Historic Seattle: Viaduct work will reveal long forgotten neighborhood

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Remember the old hotel and restaurant in downtown Seattle near the corner of Commercial and Plummer?

Or maybe the barbwire company warehouse along Railroad Avenue?

Not many people do, since these buildings (and several blocks of these long-forgotten streets) once occupied a mixed-used neighborhood along downtown Seattle's waterfront that existed for only a decade or so at the end of the 19th century and the beginning of the 20th. Nobody knows if this phantom community even had a name. But the neighborhood, and much of its forgotten history, is coming to light again after being buried for a century.

Dozens of warehouses, hotels, saloons and boarding houses briefly stood on a now mostly vacant strip of land between the Alaskan Way Viaduct and First Avenue, bounded by King Street on the north and Royal Brougham Way on the south. The site and its potential significance was recently identified by the Washington State Department of Transportation (WSDOT) during work to relocate underground utilities as part of improvements associated with the Alaskan Way Viaduct and replacement of the seawall.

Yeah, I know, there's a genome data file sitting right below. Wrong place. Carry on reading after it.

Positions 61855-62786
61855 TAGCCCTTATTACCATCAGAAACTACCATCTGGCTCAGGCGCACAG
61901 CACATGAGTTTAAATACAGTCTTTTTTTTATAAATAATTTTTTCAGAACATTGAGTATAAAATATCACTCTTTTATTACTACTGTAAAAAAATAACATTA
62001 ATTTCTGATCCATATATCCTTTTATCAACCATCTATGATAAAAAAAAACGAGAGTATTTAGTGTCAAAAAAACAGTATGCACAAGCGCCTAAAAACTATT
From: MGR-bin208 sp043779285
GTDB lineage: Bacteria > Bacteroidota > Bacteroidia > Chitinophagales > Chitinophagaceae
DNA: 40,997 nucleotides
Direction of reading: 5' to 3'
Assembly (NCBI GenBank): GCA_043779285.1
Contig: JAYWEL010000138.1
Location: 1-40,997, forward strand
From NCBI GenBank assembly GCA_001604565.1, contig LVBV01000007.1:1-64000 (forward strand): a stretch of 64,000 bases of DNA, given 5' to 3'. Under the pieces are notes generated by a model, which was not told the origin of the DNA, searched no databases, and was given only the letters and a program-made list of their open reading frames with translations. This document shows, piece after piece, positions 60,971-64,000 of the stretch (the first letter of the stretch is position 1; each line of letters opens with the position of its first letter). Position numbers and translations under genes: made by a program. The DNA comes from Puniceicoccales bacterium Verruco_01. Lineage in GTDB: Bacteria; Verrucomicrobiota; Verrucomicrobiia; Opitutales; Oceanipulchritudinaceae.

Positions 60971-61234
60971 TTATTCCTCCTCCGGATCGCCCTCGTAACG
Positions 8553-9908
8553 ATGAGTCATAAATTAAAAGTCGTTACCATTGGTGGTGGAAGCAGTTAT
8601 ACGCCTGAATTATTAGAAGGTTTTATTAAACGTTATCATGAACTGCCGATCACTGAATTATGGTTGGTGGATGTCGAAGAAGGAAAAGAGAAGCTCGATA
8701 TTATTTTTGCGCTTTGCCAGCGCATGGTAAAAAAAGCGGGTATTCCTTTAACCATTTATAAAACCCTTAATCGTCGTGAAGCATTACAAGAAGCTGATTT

Just how did a neighborhood on the edge of a bustling downtown -- a vibrant place with almost new buildings -- come to be buried by several feet of dirt?

In the mid 1890s, Seattle was still recovering from the devastating fire that leveled much of downtown in 1889. The city, along with the rest of the country, was also recovering from the Panic of 1893, a financial crisis that dried up capital and put many people out of work. City leaders saw a way to create jobs and create valuable land by filling in the tidelands west of what's now Pioneer Square.

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